Automatic generation of user profiles, as specified in the MPEG-7 user preference description scheme, for personized broadcast services is investigated in this work. Our research has focused on categorization of user-favored video into different semantically meaningful classes. This knowledge is then used in media filtering guidance and user preferred AV content selection. Several visual and motion features are extracted from source video sequences, such as the number of intra-coded macroblocks, the macroblock motion information, temporal variances and shot activity histograms, for the classification purposes. Moreover, to further improve the accuracy of classification results, a 'fuzzy nearest prototype classifier' is applied in this work. It is shown by experimental results that the proposed classification scheme is efficient and accurate.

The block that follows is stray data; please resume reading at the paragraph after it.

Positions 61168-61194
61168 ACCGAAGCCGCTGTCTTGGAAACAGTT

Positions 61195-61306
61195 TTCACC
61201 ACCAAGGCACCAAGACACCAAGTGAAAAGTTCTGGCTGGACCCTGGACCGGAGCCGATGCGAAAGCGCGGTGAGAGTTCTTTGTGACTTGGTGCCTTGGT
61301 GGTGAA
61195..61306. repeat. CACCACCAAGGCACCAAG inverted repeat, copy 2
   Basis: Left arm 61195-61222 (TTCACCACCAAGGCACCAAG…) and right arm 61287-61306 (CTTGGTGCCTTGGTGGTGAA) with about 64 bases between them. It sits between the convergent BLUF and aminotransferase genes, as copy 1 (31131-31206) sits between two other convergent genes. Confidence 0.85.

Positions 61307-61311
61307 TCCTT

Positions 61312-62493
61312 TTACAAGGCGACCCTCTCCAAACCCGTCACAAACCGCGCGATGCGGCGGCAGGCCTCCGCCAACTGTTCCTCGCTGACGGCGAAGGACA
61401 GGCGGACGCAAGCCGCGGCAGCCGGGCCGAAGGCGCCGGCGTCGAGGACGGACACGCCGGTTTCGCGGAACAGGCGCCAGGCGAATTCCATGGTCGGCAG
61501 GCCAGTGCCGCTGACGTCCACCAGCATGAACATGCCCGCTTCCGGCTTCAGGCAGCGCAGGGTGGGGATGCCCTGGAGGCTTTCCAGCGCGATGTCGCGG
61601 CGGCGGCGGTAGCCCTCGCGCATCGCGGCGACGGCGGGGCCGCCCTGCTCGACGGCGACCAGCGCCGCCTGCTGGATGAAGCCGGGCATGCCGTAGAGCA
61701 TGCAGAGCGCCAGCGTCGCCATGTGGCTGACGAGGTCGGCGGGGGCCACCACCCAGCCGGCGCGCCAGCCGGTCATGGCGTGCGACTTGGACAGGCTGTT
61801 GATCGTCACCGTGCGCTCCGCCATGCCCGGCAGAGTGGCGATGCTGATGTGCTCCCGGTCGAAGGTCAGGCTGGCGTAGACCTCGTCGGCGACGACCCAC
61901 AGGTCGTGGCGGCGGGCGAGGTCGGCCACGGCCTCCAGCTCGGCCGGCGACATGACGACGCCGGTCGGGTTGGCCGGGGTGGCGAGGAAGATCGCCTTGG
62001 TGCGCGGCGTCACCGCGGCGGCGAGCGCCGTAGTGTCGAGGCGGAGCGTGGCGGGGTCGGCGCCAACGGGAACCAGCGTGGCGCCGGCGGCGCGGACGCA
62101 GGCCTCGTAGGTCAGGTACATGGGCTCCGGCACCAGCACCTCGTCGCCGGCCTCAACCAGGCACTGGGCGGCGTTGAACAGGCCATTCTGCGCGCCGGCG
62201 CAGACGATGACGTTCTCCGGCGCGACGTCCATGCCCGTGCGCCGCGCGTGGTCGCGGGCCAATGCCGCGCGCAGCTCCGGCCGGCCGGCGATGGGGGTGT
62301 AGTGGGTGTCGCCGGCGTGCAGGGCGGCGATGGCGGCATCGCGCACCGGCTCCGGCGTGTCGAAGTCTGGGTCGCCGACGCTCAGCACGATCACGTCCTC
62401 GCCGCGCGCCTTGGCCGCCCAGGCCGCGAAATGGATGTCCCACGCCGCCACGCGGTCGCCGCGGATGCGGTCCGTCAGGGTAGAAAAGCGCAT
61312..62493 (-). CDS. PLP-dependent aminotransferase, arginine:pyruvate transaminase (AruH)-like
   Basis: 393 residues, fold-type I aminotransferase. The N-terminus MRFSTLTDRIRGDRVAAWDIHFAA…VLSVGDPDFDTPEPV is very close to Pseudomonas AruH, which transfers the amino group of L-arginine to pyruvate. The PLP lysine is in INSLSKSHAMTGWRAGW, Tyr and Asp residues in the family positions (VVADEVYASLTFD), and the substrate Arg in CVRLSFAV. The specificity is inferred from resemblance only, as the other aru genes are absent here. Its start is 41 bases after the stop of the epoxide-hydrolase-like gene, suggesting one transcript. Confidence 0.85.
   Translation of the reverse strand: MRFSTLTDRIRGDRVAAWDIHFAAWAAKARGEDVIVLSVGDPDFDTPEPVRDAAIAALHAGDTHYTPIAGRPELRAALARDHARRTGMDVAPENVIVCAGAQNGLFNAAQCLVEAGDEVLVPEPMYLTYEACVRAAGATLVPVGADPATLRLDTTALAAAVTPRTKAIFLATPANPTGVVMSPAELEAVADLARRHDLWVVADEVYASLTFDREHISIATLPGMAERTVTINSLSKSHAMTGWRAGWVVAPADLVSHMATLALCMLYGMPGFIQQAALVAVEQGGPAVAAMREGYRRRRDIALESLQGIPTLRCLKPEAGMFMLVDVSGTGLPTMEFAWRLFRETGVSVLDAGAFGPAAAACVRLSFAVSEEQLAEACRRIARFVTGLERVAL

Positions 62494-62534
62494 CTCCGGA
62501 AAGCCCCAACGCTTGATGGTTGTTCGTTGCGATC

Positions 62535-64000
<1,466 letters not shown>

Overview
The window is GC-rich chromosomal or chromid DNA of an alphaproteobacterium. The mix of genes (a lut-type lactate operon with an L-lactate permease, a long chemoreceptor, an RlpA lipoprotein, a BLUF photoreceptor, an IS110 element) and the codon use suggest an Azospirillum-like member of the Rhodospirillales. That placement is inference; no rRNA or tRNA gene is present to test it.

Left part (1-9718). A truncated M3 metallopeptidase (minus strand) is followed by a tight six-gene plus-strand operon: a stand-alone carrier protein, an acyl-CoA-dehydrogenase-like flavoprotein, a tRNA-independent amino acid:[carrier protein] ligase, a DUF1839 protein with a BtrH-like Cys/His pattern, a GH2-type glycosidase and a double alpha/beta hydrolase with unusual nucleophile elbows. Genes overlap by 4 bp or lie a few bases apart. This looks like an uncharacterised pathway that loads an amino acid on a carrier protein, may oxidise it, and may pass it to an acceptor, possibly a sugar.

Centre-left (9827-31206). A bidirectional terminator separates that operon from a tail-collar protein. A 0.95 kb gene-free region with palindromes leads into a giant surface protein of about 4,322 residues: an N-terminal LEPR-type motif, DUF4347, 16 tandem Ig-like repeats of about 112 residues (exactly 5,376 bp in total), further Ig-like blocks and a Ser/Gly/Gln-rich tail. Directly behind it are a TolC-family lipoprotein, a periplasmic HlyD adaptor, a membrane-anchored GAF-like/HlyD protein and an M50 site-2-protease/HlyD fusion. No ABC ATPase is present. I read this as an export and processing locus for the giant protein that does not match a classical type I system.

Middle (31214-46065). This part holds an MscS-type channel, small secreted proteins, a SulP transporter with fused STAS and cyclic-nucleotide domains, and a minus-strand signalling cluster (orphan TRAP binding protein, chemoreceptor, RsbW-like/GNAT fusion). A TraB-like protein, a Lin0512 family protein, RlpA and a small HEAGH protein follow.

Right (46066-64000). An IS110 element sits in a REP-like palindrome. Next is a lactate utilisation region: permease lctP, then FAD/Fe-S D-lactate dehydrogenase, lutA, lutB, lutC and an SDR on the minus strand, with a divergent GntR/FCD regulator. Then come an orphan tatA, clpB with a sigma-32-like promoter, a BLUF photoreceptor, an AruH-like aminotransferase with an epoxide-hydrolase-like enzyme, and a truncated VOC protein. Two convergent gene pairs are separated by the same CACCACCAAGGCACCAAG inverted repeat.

Detecting and extracting commercial breaks from a TV program is important for achieving efficient video storage and transmission. In this work , we approach this problem by utilizing both visual and audio information. Commercial breaks have several special characteristics such as a restricted temporal length, a high cut frequency, a high level of actions, delimiting black frames and silences, etc, which can be used for their separation from regular TV programs. A feature-based commercial break detection system is thus proposed to fulfill this task. We first perform a coarse-level detection of commercial breaks with pure visual information, since the high activity and the high cut frequency will somehow manifest themselves in the statistics of some measurable features. At the second step, we proceed to refine detected break boundaries by integrating audio clues. That is, there is always a short period of silence between commercial breaks and the TV program. Two audio features, i.e. the short- time energy and short-time average zero-crossing rate, are extracted for the silence detection purpose. At the last step, we return to the visual information domain again to achieve a frame-wise precision by locating the black frames. Extensive experiments show that by combining both visual and audio information, we can obtain accurate commercial break results.